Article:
And see how neat the eight real planets are? Why are they all in a plane like that? Because they all formed from the same disk of material (known as “the accretion disk”) and are therefore all cousins. They are related.

Pluto is just a crappy piece of leftover, non-accretion-disk ice. Which brings us to . . .


Pluto’s exact composition is not known, but a third to a half of the dwarf is almost certainly composed of ice. That’s right, it’s almost equal parts rocks and water, and we have a name for rock + water objects in space: comets.

Pluto is compositionally a comet. And that’s why its orbit is incredibly eccentric. A little more eccentric, and it would be lighting up our skies as it melted away, and would be called “Tombaugh’s Comet” or something like that.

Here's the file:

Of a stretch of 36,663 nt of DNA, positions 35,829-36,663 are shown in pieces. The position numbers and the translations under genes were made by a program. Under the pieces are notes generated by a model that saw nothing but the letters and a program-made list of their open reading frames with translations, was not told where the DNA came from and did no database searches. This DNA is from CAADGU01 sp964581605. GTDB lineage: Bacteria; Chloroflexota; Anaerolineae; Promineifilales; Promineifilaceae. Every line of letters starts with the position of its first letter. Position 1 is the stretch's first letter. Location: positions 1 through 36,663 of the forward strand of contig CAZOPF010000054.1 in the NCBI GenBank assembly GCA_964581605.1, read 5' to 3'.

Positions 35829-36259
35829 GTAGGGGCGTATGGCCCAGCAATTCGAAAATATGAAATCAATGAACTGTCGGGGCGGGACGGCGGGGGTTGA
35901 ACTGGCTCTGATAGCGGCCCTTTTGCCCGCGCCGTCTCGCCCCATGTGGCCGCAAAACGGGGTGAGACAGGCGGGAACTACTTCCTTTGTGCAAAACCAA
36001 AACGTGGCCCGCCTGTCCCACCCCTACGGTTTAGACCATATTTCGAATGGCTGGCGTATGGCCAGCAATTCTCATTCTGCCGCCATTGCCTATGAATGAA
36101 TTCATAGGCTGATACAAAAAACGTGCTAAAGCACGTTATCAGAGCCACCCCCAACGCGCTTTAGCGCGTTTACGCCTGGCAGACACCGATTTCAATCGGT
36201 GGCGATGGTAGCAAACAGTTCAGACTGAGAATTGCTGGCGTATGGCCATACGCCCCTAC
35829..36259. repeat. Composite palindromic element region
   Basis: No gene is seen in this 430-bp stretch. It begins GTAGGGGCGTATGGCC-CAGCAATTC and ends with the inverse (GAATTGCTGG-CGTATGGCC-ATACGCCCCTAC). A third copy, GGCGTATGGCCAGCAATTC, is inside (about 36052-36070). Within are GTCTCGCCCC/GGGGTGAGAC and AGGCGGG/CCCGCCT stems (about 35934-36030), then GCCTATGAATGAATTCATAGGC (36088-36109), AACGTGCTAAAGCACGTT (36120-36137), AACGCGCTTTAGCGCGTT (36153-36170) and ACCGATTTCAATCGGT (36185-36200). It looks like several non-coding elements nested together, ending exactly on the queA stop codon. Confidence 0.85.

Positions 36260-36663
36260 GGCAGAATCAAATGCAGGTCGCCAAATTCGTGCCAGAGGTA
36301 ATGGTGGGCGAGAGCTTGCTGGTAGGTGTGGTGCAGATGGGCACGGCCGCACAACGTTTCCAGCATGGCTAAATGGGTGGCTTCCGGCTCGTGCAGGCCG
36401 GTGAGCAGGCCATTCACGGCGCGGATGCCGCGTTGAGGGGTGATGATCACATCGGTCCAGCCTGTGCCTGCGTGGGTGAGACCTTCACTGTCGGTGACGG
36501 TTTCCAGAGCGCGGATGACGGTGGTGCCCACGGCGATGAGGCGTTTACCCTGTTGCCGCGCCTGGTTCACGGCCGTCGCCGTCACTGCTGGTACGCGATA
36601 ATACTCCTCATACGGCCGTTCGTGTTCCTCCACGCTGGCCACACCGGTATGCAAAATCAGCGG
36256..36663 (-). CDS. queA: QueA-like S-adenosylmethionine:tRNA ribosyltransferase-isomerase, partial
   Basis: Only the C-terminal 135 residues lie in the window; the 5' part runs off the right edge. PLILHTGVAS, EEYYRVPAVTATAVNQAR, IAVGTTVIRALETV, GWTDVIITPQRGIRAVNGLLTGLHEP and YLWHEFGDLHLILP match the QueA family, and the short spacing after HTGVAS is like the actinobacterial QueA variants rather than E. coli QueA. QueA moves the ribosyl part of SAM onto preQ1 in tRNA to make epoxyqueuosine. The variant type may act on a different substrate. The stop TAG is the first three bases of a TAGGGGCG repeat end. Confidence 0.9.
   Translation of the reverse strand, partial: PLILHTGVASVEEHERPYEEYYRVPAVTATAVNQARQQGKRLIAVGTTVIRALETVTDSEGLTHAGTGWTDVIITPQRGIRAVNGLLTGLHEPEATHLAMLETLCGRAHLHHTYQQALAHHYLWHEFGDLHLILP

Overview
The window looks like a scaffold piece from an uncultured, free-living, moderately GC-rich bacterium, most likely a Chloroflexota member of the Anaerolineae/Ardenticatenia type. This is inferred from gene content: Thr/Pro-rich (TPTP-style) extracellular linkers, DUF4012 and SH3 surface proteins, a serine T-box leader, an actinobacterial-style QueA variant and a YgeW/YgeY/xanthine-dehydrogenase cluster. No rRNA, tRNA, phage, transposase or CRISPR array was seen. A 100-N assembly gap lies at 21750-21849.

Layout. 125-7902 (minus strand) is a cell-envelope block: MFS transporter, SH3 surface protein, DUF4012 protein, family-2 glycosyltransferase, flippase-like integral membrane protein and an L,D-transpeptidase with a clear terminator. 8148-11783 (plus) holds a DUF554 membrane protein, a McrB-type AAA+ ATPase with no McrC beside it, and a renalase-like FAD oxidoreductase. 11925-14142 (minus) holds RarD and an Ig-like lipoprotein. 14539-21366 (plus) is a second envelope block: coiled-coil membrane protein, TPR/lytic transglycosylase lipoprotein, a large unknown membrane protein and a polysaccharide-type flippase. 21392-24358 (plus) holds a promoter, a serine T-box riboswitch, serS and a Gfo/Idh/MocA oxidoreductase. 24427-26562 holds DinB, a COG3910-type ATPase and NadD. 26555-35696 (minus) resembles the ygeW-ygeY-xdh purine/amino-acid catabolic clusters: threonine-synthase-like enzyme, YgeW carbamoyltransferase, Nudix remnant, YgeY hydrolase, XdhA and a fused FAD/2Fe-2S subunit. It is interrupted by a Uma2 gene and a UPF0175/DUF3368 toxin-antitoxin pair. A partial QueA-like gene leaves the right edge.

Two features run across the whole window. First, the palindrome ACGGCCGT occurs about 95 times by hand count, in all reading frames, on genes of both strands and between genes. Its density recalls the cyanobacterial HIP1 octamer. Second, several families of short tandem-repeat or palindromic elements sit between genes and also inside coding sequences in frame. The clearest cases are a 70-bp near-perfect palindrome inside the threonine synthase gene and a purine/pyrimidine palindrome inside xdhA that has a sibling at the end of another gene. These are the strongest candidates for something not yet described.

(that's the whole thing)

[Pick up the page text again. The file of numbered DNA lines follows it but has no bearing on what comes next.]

Now here’s where the Plutophants always get nostalgic. They think that the millions of plastic Denny’s placemats printed over the last 70 years that call Pluto a planet somehow legitimate the term. Pluto should be “grandfathered” in, or maybe we should make a special name like “minor planets” for Pluto and its numerous Kuiper Belt pals.

Image courtesy of Northwest Nature Shop. Get them while they still make ’em.

But here’s the problem with that, Plutophants: we’ve been down this road before. And your side LOST!

In 1801, Guiseppe Piazzi discovered a new “planet” called Ceres Ferdinandea. The lame last name was soon dropped, but otherwise everyone was thrilled and excited. Then a second “planet” was spotted in Ceres’ orbit, called Pallas. Then two more: Juno and Vesta.